Boogalow joins in and sings about the ethics of deception. (Note that Sheybal seems to be a better actor than he is a singer.  If his half beat behind the pace of the song was intentional, someone should’ve suggested another intention.)  Shake sings about manipulation while dancing with a feather boa; some chorus boys with their own feather boas back him.  Shake finishes his bit by getting cutesy with Boogalow, who winks at the camera.  Then the whole scene goes into a massive tap-dance, which might have been more impressive if the dancers' feet were shown.

Eventually, Alphie and Bibi are called to Boogalow's office.  Their contracts are ready.  They are upset they’ve been offered separate contracts because they wanted to sign as a single act, but some legal types named Clark James (Clem Davies) and James Clark (Michael Logan) assure them that signing separately is in their best interest.  They want to read them first (which should be do-able, since the documents look like they’re only about twenty pages long as opposed to the hundreds we were told earlier), but they have an appointment with a fashion designer.   This means they only have twenty minutes.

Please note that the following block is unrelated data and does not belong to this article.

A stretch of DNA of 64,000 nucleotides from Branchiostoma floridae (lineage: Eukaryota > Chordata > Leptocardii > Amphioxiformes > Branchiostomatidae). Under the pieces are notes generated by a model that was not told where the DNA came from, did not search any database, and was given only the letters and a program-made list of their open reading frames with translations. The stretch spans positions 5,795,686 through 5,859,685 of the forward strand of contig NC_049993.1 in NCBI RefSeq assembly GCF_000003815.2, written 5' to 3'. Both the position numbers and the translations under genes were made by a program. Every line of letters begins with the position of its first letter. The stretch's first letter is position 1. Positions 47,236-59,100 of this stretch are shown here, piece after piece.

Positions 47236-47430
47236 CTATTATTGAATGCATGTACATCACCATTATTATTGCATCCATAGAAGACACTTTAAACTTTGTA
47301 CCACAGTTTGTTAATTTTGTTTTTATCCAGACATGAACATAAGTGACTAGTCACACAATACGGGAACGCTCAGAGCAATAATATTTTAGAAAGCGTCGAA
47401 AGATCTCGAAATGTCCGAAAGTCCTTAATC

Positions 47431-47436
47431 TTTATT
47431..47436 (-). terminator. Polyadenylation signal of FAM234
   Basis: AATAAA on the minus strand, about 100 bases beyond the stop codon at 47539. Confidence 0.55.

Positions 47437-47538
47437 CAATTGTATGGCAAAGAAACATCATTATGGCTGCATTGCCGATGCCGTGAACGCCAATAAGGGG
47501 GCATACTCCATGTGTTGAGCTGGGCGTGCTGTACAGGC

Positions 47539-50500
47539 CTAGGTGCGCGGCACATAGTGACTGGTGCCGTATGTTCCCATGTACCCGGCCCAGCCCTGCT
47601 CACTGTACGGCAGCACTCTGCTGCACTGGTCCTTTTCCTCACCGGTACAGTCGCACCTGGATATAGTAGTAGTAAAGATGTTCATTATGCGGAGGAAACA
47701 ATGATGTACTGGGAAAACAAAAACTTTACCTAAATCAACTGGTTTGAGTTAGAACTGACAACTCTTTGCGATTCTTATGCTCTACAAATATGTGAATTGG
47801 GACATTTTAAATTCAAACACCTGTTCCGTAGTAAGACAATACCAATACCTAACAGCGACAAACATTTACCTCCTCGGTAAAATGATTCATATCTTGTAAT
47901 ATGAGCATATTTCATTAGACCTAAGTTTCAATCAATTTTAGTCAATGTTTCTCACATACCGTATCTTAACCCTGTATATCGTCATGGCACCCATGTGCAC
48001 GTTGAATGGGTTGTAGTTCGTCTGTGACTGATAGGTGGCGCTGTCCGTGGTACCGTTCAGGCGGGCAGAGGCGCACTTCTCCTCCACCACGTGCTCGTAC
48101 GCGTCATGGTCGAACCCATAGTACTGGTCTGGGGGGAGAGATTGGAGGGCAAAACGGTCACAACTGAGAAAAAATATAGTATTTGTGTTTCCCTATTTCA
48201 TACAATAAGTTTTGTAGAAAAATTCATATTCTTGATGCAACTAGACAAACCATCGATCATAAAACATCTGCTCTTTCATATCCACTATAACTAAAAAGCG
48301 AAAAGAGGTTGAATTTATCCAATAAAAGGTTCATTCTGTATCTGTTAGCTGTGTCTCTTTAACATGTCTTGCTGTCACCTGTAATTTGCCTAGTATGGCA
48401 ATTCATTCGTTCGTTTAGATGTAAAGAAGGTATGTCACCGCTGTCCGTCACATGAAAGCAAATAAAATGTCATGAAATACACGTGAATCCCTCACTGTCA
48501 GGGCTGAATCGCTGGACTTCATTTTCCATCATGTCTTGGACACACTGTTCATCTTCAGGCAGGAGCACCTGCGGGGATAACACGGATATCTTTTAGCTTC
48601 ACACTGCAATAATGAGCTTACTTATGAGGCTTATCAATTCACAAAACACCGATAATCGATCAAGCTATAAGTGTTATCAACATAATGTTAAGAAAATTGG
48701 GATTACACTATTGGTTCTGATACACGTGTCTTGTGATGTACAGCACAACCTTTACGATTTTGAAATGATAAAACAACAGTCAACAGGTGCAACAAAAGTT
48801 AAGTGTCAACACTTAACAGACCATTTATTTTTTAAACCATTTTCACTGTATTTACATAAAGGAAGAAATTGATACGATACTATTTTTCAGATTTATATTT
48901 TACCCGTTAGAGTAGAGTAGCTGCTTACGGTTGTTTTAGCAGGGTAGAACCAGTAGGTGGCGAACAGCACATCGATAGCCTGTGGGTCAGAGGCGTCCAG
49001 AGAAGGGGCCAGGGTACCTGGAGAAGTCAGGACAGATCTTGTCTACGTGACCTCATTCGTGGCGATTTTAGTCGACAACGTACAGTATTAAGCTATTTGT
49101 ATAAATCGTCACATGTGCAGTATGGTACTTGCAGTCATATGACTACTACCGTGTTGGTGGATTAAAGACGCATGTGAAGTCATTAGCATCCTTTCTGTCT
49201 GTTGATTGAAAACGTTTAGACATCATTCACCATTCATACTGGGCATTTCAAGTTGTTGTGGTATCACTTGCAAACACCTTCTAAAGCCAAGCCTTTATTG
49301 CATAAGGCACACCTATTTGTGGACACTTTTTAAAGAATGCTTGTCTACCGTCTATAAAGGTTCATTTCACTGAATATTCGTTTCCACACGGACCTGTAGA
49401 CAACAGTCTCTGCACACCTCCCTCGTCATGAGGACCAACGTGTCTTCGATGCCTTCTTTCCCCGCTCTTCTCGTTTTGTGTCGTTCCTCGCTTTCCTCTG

Bibi is ready to sign.  Alphie wants to read his and get a lawyer, but Boogalow will be too busy promoting their upcoming album.  And they're already scheduled for their first tour on the American West Coast.  (For those of you who’ve seen Parts: The Clonus Horror, "America" is pronounced with the same tone of wonder and doom.)  Bibi signs her contract while Alphie looks on.